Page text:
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Donald Trump could pardon himself – what a mess that would be

Yes, Trump Could Pardon Himself. Then All Hell Would Break Loose, It’s never been tried. Here’s how it could blow up his presidency, or blow up the system. Politico, By RICHARD PRIMUS July 21, 2017 This week’s eye-popping constitutional question: Can President Trump pardon himself for criminal wrongdoing? With the Russia scandal swirling more intensely around the White House every week, the Washington Post reported Friday morning that the president might be considering pardoning himself and members of his family as a way of fending off legal consequences for whatever special counsel Robert Mueller’s investigation turns up.

A self-pardon would be something new in American history — and just the kind of departure from prior norms that typifies Trump. The Constitution doesn’t specify whether the president can pardon himself, and no court has ever ruled on the issue, because no president has ever been brazen enough to try it. Among constitutional lawyers, the dominant (though not unanimous) answer is “no,” in part because letting any person exempt himself from criminal liability would be a fundamental affront to America’s basic rule-of-law values.

But as a practical matter, it’s not a panel of legal experts that will decide this issue. It probably won’t be a court, either. Instead, the answer will be fought out at the highest levels of American politics. And in real life, if the president signed a document with the words “I pardon myself”—which he certainly could—it’s impossible to know what would happen next.

Given the political firestorm that a self-pardon might provoke and the broader norm-smashing context of the Trump administration, an attempted self-pardon could do anything from keeping Trump out of jail to bringing down his presidency and landing him in the dock. Or it could do nothing at all—which would be troubling, too. All we can know for sure is that it would take our system, once again, into uncharted territory.

Here’s one possible scenario. Suppose the president announces a self-pardon, and Republicans in Congress follow the script they’ve used until this point: They express concern at the behavior but make no serious move to punish the president for it. The legal effect of the pardon would then go untested for years. A pardon is a shield against a prosecution, and in the absence of a potential prosecution it has no work to do. As long as Trump is president, there won’t be any prosecution to put it to the test, because a sitting president probably can’t be prosecuted for a crime. Again, this isn’t a certainty—the Supreme Court has made clear that a sitting president can be sued in a civil suit, as Bill Clinton was by Paula Jones—but the dominant view on the criminal side is that a President must be impeached and removed from office before he can be a criminal defendant. So while Trump remains president, an attempted self-pardon would be like an umbrella that hasn’t been taken out in the rain: We don’t know yet whether it works, or how well………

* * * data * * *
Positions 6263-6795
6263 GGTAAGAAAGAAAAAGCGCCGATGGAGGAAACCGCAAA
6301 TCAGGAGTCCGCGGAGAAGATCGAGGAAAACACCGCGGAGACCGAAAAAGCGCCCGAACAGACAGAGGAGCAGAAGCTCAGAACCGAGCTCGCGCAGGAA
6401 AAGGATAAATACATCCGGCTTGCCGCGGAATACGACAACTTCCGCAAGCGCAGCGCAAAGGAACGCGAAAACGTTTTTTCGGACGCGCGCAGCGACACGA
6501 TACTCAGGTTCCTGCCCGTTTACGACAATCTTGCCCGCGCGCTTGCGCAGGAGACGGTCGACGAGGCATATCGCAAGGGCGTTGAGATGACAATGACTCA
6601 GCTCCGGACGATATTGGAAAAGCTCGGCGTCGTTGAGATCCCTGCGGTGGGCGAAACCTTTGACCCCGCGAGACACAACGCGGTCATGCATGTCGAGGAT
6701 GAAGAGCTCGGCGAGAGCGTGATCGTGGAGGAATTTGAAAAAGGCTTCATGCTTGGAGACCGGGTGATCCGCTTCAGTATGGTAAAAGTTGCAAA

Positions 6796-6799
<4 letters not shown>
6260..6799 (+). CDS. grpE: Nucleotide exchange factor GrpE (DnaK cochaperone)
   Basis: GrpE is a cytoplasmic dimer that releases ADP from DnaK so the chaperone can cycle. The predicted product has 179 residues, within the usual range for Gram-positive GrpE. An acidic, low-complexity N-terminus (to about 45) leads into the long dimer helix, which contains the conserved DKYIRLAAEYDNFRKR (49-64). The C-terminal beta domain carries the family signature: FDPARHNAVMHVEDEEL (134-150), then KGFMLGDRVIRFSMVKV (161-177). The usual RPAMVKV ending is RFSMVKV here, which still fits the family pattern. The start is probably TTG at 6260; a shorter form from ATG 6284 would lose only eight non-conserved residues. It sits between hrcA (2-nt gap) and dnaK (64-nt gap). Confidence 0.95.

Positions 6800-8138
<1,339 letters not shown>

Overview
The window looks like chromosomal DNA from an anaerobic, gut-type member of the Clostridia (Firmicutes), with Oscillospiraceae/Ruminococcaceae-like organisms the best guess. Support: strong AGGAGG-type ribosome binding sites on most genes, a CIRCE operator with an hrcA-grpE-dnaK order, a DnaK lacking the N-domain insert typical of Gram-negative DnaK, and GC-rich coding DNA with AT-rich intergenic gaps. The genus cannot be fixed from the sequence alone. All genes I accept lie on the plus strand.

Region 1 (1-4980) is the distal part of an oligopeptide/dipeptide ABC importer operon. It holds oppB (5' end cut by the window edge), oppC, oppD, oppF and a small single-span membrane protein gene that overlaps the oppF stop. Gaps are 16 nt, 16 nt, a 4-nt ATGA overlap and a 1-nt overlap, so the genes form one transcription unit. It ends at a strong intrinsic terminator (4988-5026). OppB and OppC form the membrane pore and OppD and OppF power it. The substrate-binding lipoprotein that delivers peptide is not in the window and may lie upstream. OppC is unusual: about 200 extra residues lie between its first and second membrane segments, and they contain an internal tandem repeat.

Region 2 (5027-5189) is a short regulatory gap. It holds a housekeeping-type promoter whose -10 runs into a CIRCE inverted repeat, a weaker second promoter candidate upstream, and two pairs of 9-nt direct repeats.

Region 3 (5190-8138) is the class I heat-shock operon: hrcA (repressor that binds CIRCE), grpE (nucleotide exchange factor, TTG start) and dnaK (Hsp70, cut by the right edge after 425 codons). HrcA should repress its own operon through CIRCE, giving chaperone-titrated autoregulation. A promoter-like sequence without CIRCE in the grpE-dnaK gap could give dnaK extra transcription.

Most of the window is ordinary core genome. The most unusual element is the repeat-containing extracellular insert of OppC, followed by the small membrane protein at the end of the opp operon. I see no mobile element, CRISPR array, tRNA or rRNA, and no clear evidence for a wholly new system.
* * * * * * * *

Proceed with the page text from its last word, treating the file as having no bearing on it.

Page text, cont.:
another possible future, if Trump announces a self pardon: It could be the moment that Republicans in Congress decide he has finally stepped over the line. To be sure, Congress has shown no inclination to remove the president to this point, and maybe it never will. But as the Supreme Court noted long ago, a pardon suggests the existence of illegal behavior—and a self-pardon itself would represent such flagrant disrespect for rule-of-law values that if anything could push Congress toward impeaching and removing the president, this might.

In that case, Congress wouldn’t just be stripping Trump of his presidency: In all likelihood, it would be converting his ostensible pardon from a shield against prosecution into one more reason to move against him. After all, the decision to impeach would, in itself, all but establish that self-pardons are inconsistent with American constitutional norms. …..http://www.politico.com/magazine/story/2017/07/21/yes-trump-could-pardon-himself-then-all-hell-would-break-loose-215405

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July 24, 2017 - Posted by | politics, USA

1 Comment »

  1. Donald Trump does not have anything to be pardoned from.

    Comment by artiewhitefox | July 24, 2017 | Reply


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